The marketers of traditional shops realise that customers will more and more often buy online, and very often encourage them to do it by offering great on-line shopping deals for people who have just bought a product at the stationary shop. Thank to this, owners of real-life shops can take advantage of the popularity of e-shopping, which by definition does not favour them.
To put it short, to survive the rivalry with online sales, the shopping centres of the future need to offer their customers not just the possibility to do their shopping efficiently, but also deliver them the pleasure of staying in a modern place that boasts a unique atmosphere. In Poland, the shopping centre that operates according to this model is Posnania.
Digital trends in modern sales
In many areas of trading, people are more and more often replaced by artificial intelligence, as exemplified by automatic cashier desks in supermarkets. Although they still require a human being to remove the errors, reset the system, or help a customer to handle the device, it is highly probable that in the nearest future, trading in most shops will take place without any human interference, or at least will be reduced to a minimum.
However, continuous automation does not mean that people will no longer be needed. Technological development will cause the professionalisation of selected jobs. In trade, it will concern mostly sellers, of which the best – that is the ones who are most creative and empathetic – will specialise and will act as not just classic shop assistants, but also as concierges who, apart from selling goods, also sell the lifestyle. Telephone sales are expected to face the same destiny: anyone who stands out with their high interpersonal skills, persuasive power, patience, and good manners does not have to worry of being ousted by machines. What is more, their salaries are bound to go up, most probably because most telemarketers will be replaced by robots, who work quicker and do not make typical human mistakes, not to mention the fact that they are cheaper.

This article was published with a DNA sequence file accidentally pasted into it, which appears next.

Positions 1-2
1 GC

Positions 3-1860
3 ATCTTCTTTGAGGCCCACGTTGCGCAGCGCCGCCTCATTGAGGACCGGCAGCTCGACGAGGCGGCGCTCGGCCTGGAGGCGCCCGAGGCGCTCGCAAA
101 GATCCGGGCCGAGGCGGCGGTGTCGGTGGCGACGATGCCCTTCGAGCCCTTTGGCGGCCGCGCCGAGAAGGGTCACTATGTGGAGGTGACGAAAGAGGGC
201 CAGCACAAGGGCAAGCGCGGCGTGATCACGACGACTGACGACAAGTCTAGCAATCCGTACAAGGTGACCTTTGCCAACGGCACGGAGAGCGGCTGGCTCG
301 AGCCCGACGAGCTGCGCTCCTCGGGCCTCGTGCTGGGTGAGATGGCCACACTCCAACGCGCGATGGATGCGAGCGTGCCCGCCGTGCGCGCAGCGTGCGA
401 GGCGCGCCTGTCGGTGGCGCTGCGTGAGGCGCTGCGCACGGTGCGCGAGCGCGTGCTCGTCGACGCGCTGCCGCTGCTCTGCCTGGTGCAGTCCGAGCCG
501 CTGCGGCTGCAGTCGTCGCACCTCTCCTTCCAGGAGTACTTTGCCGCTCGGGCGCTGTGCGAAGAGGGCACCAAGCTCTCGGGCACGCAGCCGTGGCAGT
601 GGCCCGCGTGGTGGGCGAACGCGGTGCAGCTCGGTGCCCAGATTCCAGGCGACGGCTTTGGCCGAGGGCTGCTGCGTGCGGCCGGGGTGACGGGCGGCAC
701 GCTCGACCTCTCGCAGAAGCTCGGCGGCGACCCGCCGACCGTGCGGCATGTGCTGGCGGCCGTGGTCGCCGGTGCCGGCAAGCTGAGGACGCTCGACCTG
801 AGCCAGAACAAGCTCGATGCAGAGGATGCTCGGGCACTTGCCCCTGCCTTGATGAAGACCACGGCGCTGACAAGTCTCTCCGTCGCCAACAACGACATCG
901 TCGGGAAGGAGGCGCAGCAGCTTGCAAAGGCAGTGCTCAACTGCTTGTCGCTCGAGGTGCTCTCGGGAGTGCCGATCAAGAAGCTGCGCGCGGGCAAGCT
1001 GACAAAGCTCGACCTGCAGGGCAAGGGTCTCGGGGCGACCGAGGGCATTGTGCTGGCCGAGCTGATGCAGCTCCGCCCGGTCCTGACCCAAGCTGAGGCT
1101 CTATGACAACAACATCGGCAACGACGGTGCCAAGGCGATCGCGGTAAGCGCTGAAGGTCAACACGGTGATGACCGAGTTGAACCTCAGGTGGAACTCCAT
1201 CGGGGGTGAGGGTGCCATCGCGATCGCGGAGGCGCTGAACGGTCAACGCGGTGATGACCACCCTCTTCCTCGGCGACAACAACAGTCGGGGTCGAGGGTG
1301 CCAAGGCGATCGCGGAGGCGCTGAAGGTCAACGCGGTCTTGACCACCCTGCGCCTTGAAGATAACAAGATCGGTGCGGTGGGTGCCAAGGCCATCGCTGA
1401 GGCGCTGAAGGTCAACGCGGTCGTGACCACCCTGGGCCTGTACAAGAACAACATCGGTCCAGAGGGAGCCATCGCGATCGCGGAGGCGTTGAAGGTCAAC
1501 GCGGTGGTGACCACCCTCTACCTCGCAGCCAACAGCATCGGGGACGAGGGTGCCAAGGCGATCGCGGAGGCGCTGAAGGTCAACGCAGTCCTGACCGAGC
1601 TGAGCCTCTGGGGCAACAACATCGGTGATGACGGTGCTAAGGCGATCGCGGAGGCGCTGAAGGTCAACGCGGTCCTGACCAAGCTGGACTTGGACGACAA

Technological advancement and widespread automation will open up the labour market to many specialists in e-commerce, data security, and IT, as well as to qualified staff from other FinTech branches, mobile applications developers, experts in process automation and compliance, software developers, UX experience designers, and big data analysts.